Time-of-Flight-MRA-Derived-Probabilistic-Map of Each Major Cerebral Artery

Poster No:

1848 

Submission Type:

Abstract Submission 

Authors:

Samantha Cote1, Jean-Francois Lepage1, Kevin Whittingstall2

Institutions:

1Université de Sherbrooke, Sherbrooke, Quebec, 2Université de Sherbrooke, Sherbrooke, QC

First Author:

Samantha Cote  
Université de Sherbrooke
Sherbrooke, Quebec

Co-Author(s):

Jean-Francois Lepage, PhD  
Université de Sherbrooke
Sherbrooke, Quebec
Kevin Whittingstall, PhD  
Université de Sherbrooke
Sherbrooke, QC

Introduction:

The human brain is perfused by three main arteries: the middle cerebral arteries (MCA), anterior cerebral artery (ACA) and posterior cerebral arteries (PCA), each with distinct[1] and variable perfusion territories[2]. Attempts to parcellate the brain into functionally important regions have largely ignored these arteries; yet functional imaging methods are dependent on cerebral hemodynamics. Recent advancement in non-contrast enhanced Time-of-Flight (TOF) magnetic resonance angiography (MRA) allow non-invasive imaging of cerebral arteries and previous work from our lab has shown that this can be segmented into a whole-brain vascular tree[3], thus allowing for the isolation and study cerebral arteries with other MRI modalities. Here, we build on this by classifying tissue according to the cerebral artery's perfusion territory it resides in.

Methods:

Five healthy participants were imaged on a Phillips 3T Insignia scanner equipped with a 32-channel head-coil. MRI protocol consisted of a T1 weighted image; a whole-brain multi-band TOF image with a reconstructed resolution of 0.626x0.625x0.65mm to visualise the cerebral vascular tree; and a whole-brain arterial spin labelling (ASL) image to quantify cerebral blood flow (CBF). Each participant's vascular tree was segmented from TOF images and extracted to create a 3D image of the cerebral vascular tree and arterial diameters were computed (figure 1A)[3]. The arterial tree was warped to MNI[4,5] space and the region around each cerebral artery and collaterals were manually inspected and masked using FSLeyes[6–8] mask tool with a 10mm isotropic box (figure 1B). The masks for each artery was averaged to create a probabilistic map. Masks of 50%, 80% and 100% probability of each map were derived to examine the arterial diameters in regions of high and low probability. ASL images were quantified using Oxford ASL[9] by FSL and averaged in the gray (GM) and white matter (WM)[6–8] within the 50% , 80% and 100% probability masks. Then Broca's and Wernicke's area were compared using the probabilistic maps.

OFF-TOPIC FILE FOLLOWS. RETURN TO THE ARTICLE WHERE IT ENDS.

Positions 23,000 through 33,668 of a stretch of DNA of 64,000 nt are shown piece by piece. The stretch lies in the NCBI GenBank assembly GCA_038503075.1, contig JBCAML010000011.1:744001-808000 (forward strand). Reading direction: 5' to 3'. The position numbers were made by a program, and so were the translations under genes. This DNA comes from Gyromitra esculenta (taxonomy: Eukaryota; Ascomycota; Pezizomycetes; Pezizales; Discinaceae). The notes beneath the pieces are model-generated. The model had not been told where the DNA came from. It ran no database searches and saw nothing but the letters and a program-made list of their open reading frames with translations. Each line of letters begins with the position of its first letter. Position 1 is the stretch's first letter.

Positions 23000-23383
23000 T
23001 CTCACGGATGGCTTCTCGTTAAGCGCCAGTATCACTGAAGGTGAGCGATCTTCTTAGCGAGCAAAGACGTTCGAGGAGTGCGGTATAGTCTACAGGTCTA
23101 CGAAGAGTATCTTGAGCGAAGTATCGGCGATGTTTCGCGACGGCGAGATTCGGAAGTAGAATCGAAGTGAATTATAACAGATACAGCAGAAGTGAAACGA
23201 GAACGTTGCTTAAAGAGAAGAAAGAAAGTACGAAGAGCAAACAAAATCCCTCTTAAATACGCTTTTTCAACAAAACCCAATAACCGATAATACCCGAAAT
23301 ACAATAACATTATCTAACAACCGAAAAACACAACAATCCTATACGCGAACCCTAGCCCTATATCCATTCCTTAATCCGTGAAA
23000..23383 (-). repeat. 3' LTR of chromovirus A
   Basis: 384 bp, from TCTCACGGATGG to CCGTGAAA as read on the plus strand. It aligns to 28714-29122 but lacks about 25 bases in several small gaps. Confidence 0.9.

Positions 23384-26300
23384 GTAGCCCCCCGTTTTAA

Results:

The probabilistic map of the ACA, MCA and PCA are depicted in figure1C-E. The MCA had the largest territory (35.54% of voxels), followed by the PCA (28.69%) and ACA (28.69%). The probability of tissue near an artery ranged from 20 to 100%. Figure 1G depicts the 50%, 80% and 100% probability map of the MCA. The diameters were larger in regions of high probability and decreased as probability decreased (figure 1G). GM-CBF remained stable between 50% and 80% and increased at 100% probability except for around the PCA (figure 1H). On average GM-CBF tended to be highest in the GM around the PCA (ACA: 43.82 ± 7.15ml/100g/min; MCA: 50.97 ± 7.45ml/100g/min; PCA: 63.30 ± 8.91ml/100g/min). WM-CBF was stable across regions of probability and highest in the WM around the PCA (ACA: 34.73 ± 5.94ml/100g/min; MCA: 47. 67 ± 6.72ml/100g/min; PCA: 56.71 ± 8.91ml/100g/min). Figure 2A shows the relative position of Broca's and Wernicke's area. Broca's area is in a region of higher probability of the MCA than Wernicke's (Figure 2B; Broca: 67.40 ± 10%; Wernicke's 41.75 ± 6.70%).
Supporting Image: Figure_1.png